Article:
The death of over 80 people in a Baghdad Covid-19 hospital fire was seen by Iraqis Sunday as more proof of the deadly consequences of mismanagement and corruption.
Iraqis, some of whom evacuated the injured themselves, blamed Health Minister Hassan al-Tamimi, who was suspended Sunday, with calls for him to be sacked resounding across social media.
The deadly inferno broke out overnight Sunday at Baghdad’s Ibn al-Khatib hospital, blamed on poorly stored oxygen cylinders.
The interior ministry said 82 people were killed and 110 people injured.
An official with the Iraqi Human Rights Commission said 28 of those killed were patients who were taken off critical ventilators to escape the flames.
The evacuation was slow, painful and chaotic, with patients and their relatives crammed into stairwells as they scrambled for exits.
President Barham Saleh tweeted on Sunday “the tragedy at Ibn al-Khatib is the result of years of erosion of state institutions by corruption and mismanagement”.
A doctor at the hospital said that “in the whole Covid intensive care unit, there were no emergency exits or fire prevention systems”.
Witnesses and doctors told AFP many bodies had yet to be identified, the remains too charred by the intense flames.
‘Mismanagement’ to blame
These issues were raised in a 2017 public report on the Iraqi health sector, exhumed overnight in the wake of the fire by the country’s human rights commission.
“It’s mismanagement that killed these people,” the doctor added, who, on condition of anonymity, angrily listed the hospital’s many shortcomings.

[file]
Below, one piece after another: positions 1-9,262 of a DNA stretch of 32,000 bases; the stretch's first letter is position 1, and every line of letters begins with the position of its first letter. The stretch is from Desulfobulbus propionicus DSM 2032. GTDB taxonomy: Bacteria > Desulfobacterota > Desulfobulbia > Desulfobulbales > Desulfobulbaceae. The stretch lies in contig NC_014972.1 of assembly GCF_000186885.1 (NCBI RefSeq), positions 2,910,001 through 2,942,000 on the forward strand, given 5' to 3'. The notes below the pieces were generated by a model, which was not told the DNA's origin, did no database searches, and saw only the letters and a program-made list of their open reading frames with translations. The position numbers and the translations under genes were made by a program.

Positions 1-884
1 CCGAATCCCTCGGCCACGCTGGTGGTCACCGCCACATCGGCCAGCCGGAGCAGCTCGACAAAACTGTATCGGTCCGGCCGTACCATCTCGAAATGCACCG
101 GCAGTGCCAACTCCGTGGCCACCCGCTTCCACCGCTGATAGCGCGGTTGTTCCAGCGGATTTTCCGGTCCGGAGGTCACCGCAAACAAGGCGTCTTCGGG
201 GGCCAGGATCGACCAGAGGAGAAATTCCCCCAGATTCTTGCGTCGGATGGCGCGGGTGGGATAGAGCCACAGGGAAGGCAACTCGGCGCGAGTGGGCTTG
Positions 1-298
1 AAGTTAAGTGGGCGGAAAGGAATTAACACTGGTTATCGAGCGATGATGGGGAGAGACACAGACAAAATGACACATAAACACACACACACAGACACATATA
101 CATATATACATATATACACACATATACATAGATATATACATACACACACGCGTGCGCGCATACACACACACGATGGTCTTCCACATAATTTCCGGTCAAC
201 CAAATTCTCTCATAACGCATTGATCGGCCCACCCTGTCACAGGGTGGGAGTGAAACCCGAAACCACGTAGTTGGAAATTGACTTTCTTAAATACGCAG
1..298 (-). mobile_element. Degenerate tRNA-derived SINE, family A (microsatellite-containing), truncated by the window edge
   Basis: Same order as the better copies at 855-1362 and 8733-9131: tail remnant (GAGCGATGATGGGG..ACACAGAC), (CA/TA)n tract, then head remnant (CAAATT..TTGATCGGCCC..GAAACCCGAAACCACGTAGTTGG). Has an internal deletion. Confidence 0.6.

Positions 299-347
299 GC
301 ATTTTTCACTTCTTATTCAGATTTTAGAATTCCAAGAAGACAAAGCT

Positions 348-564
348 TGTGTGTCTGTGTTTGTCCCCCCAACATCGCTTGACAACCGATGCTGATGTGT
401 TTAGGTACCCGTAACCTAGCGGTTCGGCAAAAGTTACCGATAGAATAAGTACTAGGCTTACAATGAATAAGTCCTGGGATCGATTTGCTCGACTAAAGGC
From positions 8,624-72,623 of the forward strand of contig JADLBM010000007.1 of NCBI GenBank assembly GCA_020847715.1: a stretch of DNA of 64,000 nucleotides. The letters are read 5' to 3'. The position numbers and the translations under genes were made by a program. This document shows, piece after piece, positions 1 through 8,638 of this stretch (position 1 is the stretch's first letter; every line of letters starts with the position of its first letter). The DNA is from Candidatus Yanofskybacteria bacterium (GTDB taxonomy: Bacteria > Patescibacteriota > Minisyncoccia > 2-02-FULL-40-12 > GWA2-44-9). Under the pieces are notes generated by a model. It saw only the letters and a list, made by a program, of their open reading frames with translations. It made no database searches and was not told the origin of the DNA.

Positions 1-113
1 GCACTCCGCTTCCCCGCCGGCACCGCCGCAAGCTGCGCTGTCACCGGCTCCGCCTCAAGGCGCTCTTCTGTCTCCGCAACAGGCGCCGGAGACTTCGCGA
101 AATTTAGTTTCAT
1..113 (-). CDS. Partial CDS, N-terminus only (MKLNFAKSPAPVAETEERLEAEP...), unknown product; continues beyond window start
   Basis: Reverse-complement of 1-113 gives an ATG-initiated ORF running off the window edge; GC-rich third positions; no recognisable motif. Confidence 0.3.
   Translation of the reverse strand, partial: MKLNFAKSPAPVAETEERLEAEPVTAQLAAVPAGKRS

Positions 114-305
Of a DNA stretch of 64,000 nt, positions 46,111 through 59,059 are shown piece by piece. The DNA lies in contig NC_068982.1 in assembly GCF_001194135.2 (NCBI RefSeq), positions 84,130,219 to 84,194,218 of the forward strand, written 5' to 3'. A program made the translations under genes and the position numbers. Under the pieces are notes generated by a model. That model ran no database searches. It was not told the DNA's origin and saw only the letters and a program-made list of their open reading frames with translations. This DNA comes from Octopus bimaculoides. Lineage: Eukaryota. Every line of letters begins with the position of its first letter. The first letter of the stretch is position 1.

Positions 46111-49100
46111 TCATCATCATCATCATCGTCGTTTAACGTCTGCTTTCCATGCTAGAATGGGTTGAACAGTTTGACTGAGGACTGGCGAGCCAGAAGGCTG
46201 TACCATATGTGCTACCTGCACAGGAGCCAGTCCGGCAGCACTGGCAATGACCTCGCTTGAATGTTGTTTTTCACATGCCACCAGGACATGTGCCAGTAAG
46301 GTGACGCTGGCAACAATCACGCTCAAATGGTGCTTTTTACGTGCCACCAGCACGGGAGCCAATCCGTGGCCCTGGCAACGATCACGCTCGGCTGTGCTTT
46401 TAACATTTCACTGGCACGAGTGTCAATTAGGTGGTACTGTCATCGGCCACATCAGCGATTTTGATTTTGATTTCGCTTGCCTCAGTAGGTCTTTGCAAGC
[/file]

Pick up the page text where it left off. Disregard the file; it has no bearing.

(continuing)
“Managers walk around smoking in the hospital where oxygen cylinders are stored,” he said. “Even in intensive care, there are always two or three friends or relatives at a patient’s bedside.”
And, he added, “this doesn’t just happen at Ibn al-Khatib, it’s like this in all the public hospitals”.
“When equipment breaks down, our director tells us not to report it,” said a nurse, in another hospital in Baghdad.
“He says it would give a bad image of his establishment, but in reality, we have nothing that works.”
These institutions — which until the 1980s were the pride of Iraq, known across the Arab world for its free, high quality public health services — are now seen as an embarrassment by many.
Their equipment is outdated, staff are poorly trained and buildings crumbling.
In Iraq, the health sector only accounts for two percent of the budget, despite the country being one of the most oil-rich in the world.
According to the World Health Organization (WHO), Iraq only has 13 hospital beds and eight doctors for every 10,000 people. Forty years ago, there were 19 beds per person.
Moreover, with corruption rife and the drug market unregulated, speculation has driven prices through the roof.
From oxygen cylinders to vitamin C tablets, prices have risen threefold or more since the start of the coronavirus pandemic.
Iraqis fend for themselves
Many Iraqis have long opted to go abroad for operations and treatment, mainly to neighbouring Iran and Syria, where currency devaluations in recent years have upped their purchasing power.
For Iraqis, thousands of whom protested for months starting in October 2019 against widespread corruption, the breakdown of public services is the direct result of years of nepotism and political self-preservation.
On Sunday, Iraqis questioned if the suspended health minister would be sacked, because he is backed by the powerful Shiite Muslim leader Moqtada Sadr.
Local and hospital officials have already been suspended over the fire and are being questioned, but they are only scapegoats, angry social media users say.
In the face of an intransigent status quo and leaders they consider “corrupt” and “incompetent”, Iraqis have long fended for themselves.
As the fire raged Sunday, it was young men, bare-chested with their shirts as face masks against the acrid smoke, who pulled the injured from the burning building, loaded ambulances and helped survivors escape.
(Except for the headline, this story has not been edited by NDTV staff and is published from a syndicated feed.)